Obama would veto bill allowing 9/11 families to sue Saudi Arabia

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WASHINGTON, Sept 12 (Reuters) - President Barack Obama would veto a bill passed by both houses of Congress that would allow survivors and families of victims of the Sept. 11 attacks to sue the government of Saudi Arabia for damages, White House spokesman Josh Earnest said on Monday.

"It's not hard to imagine other countries using this law as an excuse to haul U.S. diplomats or U.S. service members or even U.S. companies into courts all around the world," Earnest told reporters in a daily briefing.

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15 most iconic images from September 11, 2001 and aftermath
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15 most iconic images from September 11, 2001 and aftermath
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This 11 September, 2001 file photo shows US President George W. Bush interrupted by his Chief of Staff Andrew Card(L) shortly after news of the New York City airplane crashes was available in Sarasota, Florida.

(Photo by PAUL J. RICHARDS/AFP/Getty Images)

In this Sept. 11, 2001 file photo, American Airlines Flight 175 closes in on World Trade Center Tower 2 in New York, just before impact.

(AP Photo/Carmen Taylor, File)

The second tower of the World Trade Center explodes into flames after being hit by a airplane, New York September 11, 2001 with the Brooklyn bridge in the foreground. Both towers of the complex collapsed after being hit by hijacked planes.

(REUTERS/Sara K. Schwittek)

In this Sept. 11, 2001 file photo, the north tower of New York's World Trade Center shows the impact left by a hijacked Boeing 767, American Airlines Flight 11. The Sept. 11, 2001 attacks in New York City and Washington killed almost 3,000 people and lead to a war in Afghanistan.

(AP Photo/Amy Sancetta/FILE)

This 11 September 2001 file photo shows Marcy Borders covered in dust as she takes refuge in an office building after one of the World Trade Center towers collapsed in New York. Borders was caught outside on the street as the cloud of smoke and dust enveloped the area.

(Photo credit STAN HONDA/AFP/Getty Images)

A true-color image taken by the Enhanced Thematic Mapper Plus (ETM+) aboard the Landsat 7 satellite on September 12, 2001 shows New York City and the smoldering World Trade Center following the September 11, 2001 attacks in this handout photo courtesy of NASA. The image was captured at roughly 11:30 a.m. Eastern Daylight Savings Time.


A person falls headfirst from the north tower of New York's World Trade Center Tuesday, Sept. 11, 2001.

(AP Photo/Richard Drew)

The south tower of the World Trade Center, left, begins to collapse after a terrorist attack on the landmark buildings in New York, Tuesday, Sept. 11, 2001.

(AP Photo/Gulnara Samoilova)

People run from the collapse of one of the twin towers of New York's World Trade Center in this Sept. 11, 2001, file photo.

(AP Photo/FILE/Suzanne Plunkett)

The remains of the World Trade Center stands amid the debris following the terrorist attack on the building in New York, Tuesday, Sept. 11, 2001.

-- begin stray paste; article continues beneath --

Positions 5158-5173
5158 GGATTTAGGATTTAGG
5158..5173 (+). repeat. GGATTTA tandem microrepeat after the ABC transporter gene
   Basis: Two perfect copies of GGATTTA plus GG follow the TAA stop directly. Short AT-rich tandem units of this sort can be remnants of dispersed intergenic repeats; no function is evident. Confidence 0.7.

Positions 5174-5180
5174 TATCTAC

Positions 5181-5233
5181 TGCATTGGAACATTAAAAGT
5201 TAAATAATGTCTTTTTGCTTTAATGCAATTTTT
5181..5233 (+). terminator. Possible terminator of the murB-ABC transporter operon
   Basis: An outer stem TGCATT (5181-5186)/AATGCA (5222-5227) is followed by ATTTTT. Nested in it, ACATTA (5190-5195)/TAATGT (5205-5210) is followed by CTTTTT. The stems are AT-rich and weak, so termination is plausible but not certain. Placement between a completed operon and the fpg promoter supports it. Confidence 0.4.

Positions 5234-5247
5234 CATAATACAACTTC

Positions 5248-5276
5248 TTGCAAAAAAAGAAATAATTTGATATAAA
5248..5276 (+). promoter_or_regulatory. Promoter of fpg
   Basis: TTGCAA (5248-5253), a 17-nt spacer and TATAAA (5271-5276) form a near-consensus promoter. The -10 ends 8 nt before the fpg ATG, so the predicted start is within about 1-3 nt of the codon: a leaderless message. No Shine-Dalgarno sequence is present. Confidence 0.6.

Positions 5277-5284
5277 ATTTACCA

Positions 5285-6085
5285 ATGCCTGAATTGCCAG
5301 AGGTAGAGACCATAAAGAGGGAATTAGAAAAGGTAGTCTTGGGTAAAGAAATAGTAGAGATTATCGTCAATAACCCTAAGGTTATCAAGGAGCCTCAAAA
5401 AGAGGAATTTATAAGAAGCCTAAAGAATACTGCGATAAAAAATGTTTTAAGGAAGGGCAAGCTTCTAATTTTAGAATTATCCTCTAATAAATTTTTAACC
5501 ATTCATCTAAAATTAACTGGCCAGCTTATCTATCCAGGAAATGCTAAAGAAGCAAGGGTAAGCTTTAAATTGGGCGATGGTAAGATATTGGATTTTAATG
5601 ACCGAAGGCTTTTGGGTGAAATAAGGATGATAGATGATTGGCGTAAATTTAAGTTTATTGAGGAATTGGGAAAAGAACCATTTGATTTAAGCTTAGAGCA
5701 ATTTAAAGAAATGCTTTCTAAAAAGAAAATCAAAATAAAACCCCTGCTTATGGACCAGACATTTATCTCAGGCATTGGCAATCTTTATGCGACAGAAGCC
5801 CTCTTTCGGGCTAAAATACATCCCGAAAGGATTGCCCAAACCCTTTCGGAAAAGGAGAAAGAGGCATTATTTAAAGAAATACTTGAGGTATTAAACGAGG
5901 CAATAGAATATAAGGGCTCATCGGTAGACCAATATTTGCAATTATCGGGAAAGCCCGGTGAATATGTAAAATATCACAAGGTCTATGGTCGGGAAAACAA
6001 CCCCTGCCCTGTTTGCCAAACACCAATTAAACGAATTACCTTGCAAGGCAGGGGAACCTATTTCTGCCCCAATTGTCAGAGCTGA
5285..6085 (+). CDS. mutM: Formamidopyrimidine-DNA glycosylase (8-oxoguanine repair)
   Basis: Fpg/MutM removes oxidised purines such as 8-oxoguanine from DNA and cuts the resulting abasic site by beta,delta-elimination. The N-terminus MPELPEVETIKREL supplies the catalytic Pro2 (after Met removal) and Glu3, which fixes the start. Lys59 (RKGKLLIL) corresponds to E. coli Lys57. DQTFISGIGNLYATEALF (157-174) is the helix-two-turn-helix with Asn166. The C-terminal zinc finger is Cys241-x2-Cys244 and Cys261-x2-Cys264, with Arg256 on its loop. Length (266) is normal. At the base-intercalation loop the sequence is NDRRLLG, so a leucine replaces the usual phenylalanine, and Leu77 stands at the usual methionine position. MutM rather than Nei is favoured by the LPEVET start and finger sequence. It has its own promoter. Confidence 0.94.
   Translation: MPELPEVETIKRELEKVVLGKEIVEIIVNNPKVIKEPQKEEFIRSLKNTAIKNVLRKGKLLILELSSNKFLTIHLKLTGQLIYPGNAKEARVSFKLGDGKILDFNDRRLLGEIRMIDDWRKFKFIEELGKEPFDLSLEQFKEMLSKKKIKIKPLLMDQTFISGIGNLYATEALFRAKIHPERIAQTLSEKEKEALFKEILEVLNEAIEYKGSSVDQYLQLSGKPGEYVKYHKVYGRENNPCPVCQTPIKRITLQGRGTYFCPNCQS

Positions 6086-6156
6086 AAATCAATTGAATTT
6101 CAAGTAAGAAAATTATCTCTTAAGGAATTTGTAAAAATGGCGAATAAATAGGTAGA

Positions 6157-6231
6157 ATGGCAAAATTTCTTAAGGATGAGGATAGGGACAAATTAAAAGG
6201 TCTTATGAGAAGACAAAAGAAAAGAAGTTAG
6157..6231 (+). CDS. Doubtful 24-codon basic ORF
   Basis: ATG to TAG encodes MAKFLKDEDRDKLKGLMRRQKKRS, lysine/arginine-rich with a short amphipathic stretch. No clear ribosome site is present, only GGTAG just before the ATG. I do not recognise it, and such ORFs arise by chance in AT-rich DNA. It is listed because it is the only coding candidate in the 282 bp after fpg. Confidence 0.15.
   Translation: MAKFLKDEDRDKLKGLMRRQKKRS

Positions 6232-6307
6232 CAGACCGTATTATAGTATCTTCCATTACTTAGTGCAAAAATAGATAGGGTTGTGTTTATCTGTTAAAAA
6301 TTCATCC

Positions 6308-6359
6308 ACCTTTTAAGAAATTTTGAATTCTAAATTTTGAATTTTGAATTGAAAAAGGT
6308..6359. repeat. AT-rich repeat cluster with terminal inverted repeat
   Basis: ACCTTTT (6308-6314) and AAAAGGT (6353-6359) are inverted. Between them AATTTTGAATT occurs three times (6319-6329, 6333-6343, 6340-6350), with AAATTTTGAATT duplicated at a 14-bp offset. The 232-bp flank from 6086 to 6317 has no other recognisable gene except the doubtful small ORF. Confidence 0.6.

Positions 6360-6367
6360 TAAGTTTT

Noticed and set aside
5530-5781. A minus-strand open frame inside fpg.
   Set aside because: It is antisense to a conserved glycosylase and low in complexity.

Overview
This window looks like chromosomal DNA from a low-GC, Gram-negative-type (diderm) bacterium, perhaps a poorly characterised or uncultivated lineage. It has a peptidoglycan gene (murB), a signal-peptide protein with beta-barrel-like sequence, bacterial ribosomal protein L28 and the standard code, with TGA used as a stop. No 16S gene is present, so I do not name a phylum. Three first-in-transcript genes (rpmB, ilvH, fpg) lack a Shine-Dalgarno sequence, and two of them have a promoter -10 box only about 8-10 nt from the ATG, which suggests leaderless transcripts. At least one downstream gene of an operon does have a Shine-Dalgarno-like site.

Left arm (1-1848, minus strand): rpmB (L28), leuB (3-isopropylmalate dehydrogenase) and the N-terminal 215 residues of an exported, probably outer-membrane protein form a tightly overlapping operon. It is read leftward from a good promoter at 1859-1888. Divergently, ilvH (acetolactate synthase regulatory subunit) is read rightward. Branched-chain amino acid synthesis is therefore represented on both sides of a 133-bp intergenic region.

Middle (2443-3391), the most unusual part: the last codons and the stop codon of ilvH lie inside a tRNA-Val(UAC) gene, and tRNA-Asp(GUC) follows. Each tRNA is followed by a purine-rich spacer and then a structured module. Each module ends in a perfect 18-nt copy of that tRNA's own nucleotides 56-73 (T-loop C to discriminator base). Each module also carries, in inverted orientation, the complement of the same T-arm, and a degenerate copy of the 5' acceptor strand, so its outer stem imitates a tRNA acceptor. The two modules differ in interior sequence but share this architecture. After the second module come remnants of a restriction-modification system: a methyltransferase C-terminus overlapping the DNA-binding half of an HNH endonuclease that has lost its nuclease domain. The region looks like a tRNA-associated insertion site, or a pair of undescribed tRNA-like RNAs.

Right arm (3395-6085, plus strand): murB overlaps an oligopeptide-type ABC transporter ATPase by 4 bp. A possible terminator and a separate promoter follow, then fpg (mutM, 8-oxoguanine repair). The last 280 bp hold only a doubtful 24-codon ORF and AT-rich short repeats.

(AP Photo/Alexandre Fuchs)

Rescue workers carry fatally injured New York City Fire Depatment Chaplain, Father Mychal Judge, from one of the World Trade Center towers in New York City, early September 11, 2001. Both towers were hit by planes crashing into the buildings and collapsed a short time later.

(REUTERS/Shannon Stapleton)

The damaged area of the Pentagon building, where a hijacked commercial jetliner slammed into it September 11, 2001, is seen in this file photo with the U.S. Capitol Building in the background, at sunrise on September 16, 2001.

(REUTERS/Larry Downing)

Firefighters raise a U.S. flag at the site of the World Trade Center after two hijacked commercial airliners were flown into the buildings September 11, 2001 in New York.

(Photo by 2001 The Record (Bergen Co. NJ)/Getty Images)

A New York City fireman calls for more rescue workers to make their way into the rubble of the World Trade Center September 15, 2001.

(REUTERS/Handout/U.S. Navy Photo by Journalist 1st Class Preston Keres)

Members of the New York Fire and Police Departments salute as a truck carrying the last steel column of the World Trade Center moves up West Street from inside of the World Trade Center site May 30, 2002 as the recovery effort at Ground Zero officially ends in New York.

(Photo by Spencer Platt/Getty Images)


"I do anticipate the president would veto this legislation when it is presented to him," he said.

The House of Representatives passed the bill by voice vote, without objections, on Friday, after the Senate passed it unanimously in May, clearing the way for it to go to the White House for Obama to sign into law or veto.

Congressional aides said the measure appeared to have enough support, two-thirds majorities in both the Senate and House, for lawmakers to override an Obama veto for the first time since he took office in January 2009.

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However, such a vote is unlikely to take place soon. Obama is not expected to get the bill until after Congress leaves Washington. The Senate could leave as soon as this week, and the House next, and lawmakers would not be in Washington again until after the Nov. 8 elections.

Under the Constitution, Obama has 10 days to veto the bill before it automatically becomes law. The Constitution also allows a "pocket veto," in which the president can defeat a bill just by holding onto it until Congress is out of session.

(Reporting by Ayesha Rascoe and Timothy Gardner, additional reporting by Patricia Zengerle; Editing by Chizu Nomiyama and Grant McCool)

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